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Daily ESG Briefing: Invesco launches in-house ESG ratings

The latest developments in sustainable finance

Invesco has launched in-house ESG ratings. The investment house has paired its ESG team with its Technology, Strategy Innovation and Planning team to come up with ESGintel, covering 8,000 companies. As well as looking at ESG data points and KPIs, it will assess firms’ “direction of change”, it said. 

SASB’s 55-member Investor Advisory Group, which includes representatives from huge names including BlackRock, Allianz GI, APG, Axa, Fidelity and Legal & General Investment Management, has written to companies urging them to use SASB Standards when disclosing to investors. Representing $41trn in assets under management, the Group said: “other reporting standards and frameworks may complement SASB Standards, but are not replacements for them”.

Morningstar has begun formally integrating ESG factors into its analysis of stocks, funds and asset managers using Sustainalytics' ESG Risk Ratings. Morningstar upped its stake in Sustainalytics in July and plans to make its ESG Commitment Level evaluation available next year. 

Storebrand has signed the UN-backed Sustainable Blue Economy Finance Principles, which aims to develop practical actions, frameworks and outputs for insurers, lenders and investors to enable a transition to sustainable ocean management. "As investors we have a crucial role to play in financing the transition to a sustainable blue economy and to rebuild ocean prosperity,” said Jan Erik Saugestad, CEO Storebrand Asset Management. “Major industries such as shipping, fishing, aquaculture, and coastal tourism all depend on healthy oceans.”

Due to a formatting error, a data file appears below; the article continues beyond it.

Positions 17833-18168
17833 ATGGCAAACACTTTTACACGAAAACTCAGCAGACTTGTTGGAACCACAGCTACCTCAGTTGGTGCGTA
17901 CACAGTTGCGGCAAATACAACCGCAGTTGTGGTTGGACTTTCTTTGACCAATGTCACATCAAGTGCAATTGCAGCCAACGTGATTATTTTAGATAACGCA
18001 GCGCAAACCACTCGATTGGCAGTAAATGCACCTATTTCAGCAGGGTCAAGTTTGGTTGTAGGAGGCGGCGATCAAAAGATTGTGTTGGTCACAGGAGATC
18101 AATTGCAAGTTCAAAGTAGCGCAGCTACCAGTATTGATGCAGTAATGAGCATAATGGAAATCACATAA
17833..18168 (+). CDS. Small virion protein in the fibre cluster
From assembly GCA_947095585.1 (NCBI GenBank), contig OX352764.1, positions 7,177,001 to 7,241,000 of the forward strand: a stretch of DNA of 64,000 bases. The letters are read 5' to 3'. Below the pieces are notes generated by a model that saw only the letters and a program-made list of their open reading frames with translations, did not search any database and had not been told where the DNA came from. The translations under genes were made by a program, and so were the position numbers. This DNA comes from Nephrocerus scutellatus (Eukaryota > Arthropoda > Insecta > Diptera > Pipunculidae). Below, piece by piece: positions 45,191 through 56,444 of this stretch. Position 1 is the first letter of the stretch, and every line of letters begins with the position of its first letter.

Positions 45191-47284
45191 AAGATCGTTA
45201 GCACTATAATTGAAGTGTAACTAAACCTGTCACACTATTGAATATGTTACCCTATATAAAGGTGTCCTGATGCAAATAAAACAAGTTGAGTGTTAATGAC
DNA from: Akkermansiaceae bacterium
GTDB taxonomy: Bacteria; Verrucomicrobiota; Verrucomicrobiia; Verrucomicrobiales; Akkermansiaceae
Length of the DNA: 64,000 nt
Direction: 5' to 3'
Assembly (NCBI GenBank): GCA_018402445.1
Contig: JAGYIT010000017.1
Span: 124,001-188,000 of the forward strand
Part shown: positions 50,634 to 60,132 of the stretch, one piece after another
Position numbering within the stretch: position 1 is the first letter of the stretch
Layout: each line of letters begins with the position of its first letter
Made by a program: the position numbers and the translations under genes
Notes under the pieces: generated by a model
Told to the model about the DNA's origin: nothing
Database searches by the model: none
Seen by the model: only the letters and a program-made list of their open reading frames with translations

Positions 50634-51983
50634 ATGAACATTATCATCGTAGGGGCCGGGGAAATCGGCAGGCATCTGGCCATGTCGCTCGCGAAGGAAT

The UN Global Compact had come out in support of mandatory human rights due diligence in the latest sign that the concept is gathering momentum. During a speech at the 9th Annual UN Forum on Business and Human Rights, Global Compact’s CEO Sanda Ojiambo said: “Protecting the well-being and dignity of every person means preventing human rights abuses in business operations and value chains worldwide”. 

The Industrial and Commercial Bank of China has reportedly pulled out of financing the Lamu Coal Plant in Kenya due to environmental and social concerns. The African Development Bank and General Electric have already cut ties with the controversial proposed thermal coal project. 

ESG data science firm RepRisk has collaborated with financial service provider Apex to expand access to material ESG risk data for private markets participants. The partnership means Apex’s ESG Rating and Advisory Portal now includes RepRisk Analytics Reports and Cases Data on private companies.